Since independence in 1956, military governments have run Sudan, with only ten fragmented years of civilian rule. The military got used to playing a role not only in the government, but also in the economy, where they benefit from a network of shadow companies. Military and security forces control hundreds of large and medium-sized companies in gold mining, ranching, weapons, telecommunications, banking, construction and agricultural projects along the Nile. Hemedti’s militiamen and relatives earn well from their shares in banks and the gold trade in North Darfur.
According to estimates, after Bashir’s ouster in 2019 due to a popular uprising, only 18 percent of the country’s revenues ended up with the state. The dismantling of this ‘deep state’ built up under Bashir’s Muslim Brothers has been one of the biggest sticking points in recent months in both talks about the division of power between civilians and the military, and now between the factions in the army.
The fundamentalists make up only a small percentage of the population, but are well organized, and many Sudanese believe they play a role behind the clashes between Hemedti and Burhan that began on a Saturday in April. Numerous fundamentalist generals who bet on Burhan serve in the army. Hemedti now presents himself as a fighter against the fundamentalists. He asked his international “friends” in the United Arab Emirates to unite against Burhan, whom he called a “radical Islamist” who “bombs civilians from the air” – a method already used during the wars against rebels in Darfur, in which his militia took part. “We are fighting against radical Islamists who want to keep Sudan isolated, in limbo, and far from democracy. We will continue to pursue Burhan and bring him to justice,” Hemedti said.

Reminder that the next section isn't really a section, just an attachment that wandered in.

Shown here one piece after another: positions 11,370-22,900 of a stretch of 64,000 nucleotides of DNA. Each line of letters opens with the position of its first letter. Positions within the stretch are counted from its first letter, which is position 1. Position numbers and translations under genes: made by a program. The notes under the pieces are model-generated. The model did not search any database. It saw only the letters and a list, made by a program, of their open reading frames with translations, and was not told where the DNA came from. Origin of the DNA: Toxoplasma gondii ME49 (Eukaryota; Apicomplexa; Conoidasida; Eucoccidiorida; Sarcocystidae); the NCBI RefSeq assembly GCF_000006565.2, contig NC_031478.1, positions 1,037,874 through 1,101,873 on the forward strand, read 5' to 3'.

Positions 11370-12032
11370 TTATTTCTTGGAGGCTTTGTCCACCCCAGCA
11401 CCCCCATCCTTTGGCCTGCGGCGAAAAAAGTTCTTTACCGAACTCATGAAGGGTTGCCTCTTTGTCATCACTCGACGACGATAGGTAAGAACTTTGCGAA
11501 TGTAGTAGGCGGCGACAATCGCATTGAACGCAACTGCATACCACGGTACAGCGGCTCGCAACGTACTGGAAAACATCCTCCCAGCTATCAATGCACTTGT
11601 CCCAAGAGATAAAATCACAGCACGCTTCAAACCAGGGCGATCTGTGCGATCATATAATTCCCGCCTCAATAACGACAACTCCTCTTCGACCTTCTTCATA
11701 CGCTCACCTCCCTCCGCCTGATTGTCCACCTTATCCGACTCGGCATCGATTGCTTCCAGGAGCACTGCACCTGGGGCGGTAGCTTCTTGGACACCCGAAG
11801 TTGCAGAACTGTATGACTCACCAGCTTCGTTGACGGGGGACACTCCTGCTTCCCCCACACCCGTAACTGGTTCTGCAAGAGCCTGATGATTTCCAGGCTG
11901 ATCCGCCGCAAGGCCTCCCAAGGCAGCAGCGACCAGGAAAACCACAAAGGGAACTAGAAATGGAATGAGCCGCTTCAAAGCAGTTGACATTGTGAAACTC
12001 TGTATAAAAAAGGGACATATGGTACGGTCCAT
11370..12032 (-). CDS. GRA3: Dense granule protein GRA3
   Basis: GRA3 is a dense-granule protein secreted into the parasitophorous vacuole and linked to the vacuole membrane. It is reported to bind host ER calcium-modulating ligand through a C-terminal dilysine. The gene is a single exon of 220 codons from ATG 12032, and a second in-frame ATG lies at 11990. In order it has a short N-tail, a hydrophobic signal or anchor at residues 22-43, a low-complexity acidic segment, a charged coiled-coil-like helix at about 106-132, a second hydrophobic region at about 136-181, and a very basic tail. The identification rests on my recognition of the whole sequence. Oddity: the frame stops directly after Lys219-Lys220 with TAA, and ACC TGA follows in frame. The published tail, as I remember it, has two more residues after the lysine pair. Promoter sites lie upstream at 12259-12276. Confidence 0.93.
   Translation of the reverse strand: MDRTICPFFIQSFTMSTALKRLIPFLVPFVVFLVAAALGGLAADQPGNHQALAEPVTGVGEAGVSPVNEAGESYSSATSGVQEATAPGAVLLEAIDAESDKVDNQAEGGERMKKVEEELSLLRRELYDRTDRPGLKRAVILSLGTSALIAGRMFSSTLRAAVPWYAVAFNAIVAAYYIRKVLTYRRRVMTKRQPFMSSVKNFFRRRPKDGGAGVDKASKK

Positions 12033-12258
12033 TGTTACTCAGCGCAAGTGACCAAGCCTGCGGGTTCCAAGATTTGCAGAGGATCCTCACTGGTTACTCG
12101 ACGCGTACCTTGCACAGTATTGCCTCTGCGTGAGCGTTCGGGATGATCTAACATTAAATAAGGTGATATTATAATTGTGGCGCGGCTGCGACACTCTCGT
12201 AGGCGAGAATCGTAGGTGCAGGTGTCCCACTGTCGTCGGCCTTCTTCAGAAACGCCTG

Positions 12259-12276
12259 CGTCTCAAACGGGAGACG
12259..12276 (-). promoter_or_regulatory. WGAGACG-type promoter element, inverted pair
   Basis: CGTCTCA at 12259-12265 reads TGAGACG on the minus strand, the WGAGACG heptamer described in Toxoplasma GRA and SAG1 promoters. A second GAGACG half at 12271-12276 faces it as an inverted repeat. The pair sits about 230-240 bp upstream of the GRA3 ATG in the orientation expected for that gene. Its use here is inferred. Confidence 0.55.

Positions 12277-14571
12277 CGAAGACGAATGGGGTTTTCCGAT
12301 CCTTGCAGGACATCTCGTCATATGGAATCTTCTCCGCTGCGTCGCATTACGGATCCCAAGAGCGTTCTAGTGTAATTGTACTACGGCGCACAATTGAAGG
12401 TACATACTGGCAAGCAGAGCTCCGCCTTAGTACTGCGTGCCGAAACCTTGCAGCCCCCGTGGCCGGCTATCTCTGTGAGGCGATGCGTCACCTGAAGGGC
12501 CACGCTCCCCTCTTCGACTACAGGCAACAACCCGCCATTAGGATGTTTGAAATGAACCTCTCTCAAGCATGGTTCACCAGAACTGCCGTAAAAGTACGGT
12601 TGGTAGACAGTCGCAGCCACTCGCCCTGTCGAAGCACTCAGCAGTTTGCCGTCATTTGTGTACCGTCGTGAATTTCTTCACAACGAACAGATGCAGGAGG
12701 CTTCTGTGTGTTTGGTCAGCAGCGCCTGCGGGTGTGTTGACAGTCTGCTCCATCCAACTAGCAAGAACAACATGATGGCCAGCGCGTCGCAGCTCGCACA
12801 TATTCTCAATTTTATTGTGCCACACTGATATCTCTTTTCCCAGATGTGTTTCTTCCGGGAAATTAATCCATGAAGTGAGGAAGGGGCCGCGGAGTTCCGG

The Forces for freedom and change, a civilian group that until last month was negotiating with the military over a transfer of power to a civilian regime, referred to a role of fundamentalists in a statement saying it was “raising the alarm about the plans of members of the former Bashir’s party to plunge the country into a devastating war aimed at blocking the path to a civil-democratic transition. They started this war, and they are the ones who hope to reap its results.”
“The rise of the fundamentalists and the rise of Darfurian fighting groups in Khartoum are now the main undercurrents, but other outlying areas are also stirring,” says Peter Adwok. “Whereas in the past the rulers of the Nile Valley went to the marginalized areas and handed out gifts, the leaders from those regions now come to Khartoum themselves and claim their share on tribal lands. The fragmentation was already under way before this war between generals started”.
The horse-trading within Sudan’s elites sidelined ordinary citizens, but sometimes also prevented conflict. Perhaps Burhan and Hemedti may still come to a deal in such a way, because they share interests. Both have blood on their hands, millions in their pockets and crimes on their conscience. If they ever have to hand over power to a civilian regime, it could cost them their necks.
This article was first published in NRC on 21-4-2023